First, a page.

At the council, many bishops had discovered the value of meeting with brother bishops from the same region, and this sparked new interest in episcopal conferences as real, if only partial, expressions of episcopal collegiality. A number of council fathers enthusiastically supported the creation of a standing synod of bishops, of the kind common in Eastern Christianity, as a means of allowing bishops to share with the pope the exercise of universal pastoral leadership. But in a markedly uncollegial move, Pope Paul VI acted on his own authority, while the council was still in session, to create a synod of bishops that was a cheap facsimile of what the council fathers had envisioned. Instead of a standing synod exercising deliberative authority, the synod Pope Paul created was merely consultative and would meet only occasionally.
In the first decades after the council, episcopal conferences bore much fruit as an expression of collegiality. However, leading figures in the Roman Curia, including Cardinal Ratzinger, would soon challenge their status, leading eventually to the apostolic letter of Pope John Paul II, Apostolos suos, which dramatically restricted the conferences’ authority.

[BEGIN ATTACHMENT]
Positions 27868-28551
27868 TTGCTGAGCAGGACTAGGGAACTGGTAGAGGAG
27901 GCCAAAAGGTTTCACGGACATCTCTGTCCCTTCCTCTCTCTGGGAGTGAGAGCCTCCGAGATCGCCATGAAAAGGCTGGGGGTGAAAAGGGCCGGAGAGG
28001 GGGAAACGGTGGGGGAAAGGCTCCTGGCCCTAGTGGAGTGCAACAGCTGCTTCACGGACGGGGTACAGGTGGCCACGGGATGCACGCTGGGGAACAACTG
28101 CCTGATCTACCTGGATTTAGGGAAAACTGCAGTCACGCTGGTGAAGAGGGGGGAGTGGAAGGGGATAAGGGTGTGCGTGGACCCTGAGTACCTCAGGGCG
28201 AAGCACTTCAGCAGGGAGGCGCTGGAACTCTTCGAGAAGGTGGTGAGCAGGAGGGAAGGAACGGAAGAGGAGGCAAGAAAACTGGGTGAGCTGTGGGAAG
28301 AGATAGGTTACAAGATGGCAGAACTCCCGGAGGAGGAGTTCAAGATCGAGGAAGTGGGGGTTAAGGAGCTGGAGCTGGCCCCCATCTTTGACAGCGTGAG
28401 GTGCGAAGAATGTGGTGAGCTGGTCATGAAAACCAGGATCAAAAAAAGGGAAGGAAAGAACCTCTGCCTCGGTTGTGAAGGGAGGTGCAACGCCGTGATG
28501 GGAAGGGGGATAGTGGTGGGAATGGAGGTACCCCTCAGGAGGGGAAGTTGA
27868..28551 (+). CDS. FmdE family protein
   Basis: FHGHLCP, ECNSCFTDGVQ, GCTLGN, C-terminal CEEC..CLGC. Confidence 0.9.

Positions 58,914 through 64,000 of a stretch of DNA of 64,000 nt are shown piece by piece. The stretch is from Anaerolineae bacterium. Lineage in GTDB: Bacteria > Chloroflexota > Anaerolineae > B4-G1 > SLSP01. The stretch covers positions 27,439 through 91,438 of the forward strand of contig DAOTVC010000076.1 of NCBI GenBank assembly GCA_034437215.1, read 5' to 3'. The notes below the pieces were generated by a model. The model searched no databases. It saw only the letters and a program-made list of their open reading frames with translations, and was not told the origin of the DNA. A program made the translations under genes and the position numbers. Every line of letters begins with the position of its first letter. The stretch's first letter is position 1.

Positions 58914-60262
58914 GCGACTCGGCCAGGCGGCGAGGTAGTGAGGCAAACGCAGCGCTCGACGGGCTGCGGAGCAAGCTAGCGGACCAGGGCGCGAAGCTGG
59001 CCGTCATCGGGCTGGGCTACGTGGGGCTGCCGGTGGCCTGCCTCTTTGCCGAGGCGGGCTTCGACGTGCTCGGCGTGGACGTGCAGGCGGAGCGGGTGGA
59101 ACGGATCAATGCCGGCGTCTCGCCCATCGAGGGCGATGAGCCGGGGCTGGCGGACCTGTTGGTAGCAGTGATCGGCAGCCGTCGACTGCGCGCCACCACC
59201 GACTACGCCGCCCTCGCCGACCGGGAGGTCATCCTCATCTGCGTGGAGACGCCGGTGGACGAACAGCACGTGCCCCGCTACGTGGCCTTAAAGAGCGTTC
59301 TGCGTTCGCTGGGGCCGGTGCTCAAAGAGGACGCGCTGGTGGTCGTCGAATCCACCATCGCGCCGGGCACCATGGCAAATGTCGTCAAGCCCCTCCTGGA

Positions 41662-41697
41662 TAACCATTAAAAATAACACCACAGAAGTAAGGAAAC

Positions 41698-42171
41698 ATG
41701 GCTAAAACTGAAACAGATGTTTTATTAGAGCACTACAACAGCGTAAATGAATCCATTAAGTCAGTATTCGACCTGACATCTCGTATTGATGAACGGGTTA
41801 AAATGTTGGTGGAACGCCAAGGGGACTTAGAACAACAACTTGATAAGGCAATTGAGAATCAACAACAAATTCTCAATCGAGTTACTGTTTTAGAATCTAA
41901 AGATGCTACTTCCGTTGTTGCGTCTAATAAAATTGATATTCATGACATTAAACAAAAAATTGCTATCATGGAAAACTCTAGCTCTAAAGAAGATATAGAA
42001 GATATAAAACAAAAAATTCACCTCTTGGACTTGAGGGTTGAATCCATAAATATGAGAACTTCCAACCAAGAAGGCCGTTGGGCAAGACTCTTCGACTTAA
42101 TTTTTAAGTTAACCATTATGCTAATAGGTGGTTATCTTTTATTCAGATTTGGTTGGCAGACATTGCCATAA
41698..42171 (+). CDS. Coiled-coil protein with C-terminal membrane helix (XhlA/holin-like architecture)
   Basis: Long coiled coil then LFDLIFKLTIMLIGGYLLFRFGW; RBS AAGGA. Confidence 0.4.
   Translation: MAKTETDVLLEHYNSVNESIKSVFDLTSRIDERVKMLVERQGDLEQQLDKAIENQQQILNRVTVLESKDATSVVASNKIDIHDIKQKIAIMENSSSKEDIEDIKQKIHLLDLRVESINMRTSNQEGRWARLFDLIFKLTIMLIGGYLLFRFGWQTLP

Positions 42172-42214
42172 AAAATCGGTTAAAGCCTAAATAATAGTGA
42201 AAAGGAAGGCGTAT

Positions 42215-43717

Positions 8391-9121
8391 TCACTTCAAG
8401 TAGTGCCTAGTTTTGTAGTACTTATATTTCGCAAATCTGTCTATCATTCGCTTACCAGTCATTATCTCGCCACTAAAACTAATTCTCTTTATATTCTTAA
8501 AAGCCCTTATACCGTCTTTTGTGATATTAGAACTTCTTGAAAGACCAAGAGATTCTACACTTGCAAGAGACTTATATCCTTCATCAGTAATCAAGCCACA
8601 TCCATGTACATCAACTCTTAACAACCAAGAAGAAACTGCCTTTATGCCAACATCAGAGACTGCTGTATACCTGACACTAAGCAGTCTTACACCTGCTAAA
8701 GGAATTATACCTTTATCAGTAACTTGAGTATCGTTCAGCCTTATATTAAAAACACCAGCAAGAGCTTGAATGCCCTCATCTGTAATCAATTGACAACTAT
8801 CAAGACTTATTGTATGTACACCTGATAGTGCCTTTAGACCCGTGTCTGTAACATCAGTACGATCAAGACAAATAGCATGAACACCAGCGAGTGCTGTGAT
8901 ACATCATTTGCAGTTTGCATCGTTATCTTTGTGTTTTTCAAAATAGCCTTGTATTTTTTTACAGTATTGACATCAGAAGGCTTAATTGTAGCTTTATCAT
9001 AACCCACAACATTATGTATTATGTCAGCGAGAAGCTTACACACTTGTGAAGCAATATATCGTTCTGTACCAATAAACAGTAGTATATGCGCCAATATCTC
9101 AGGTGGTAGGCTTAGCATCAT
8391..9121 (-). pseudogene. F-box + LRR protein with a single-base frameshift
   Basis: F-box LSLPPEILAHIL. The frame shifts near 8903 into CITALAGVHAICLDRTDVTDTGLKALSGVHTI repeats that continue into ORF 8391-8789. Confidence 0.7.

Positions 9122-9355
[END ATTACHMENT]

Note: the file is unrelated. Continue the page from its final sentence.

Is it time to unburden the papacy by applying the principle of subsidiarity to the church? If so, then we might consider revivifying intermediate structures of authority, including those of metropolitans, new patriarchates (a possibility once championed by Ratzinger himself), and episcopal conferences, all functioning at levels between the papacy and the local diocese. Do we need to admit that the current authority granted to the curia is inherently dysfunctional and fundamentally at odds with the council’s teaching on episcopal collegiality? If so, would we do better to redirect much of the authority currently residing in the curia toward a properly episcopal structure such as a standing synod? Finally, in light of Pope Benedict’s honest and courageous action, we must ask ourselves whether there is something to learn from a more ancient time in the church when the pope was not so much the vicar of Christ as the vicar of Peter; not chief theologian, but court of final appeal; not monarch, but pontifex—literally, bridge-builder.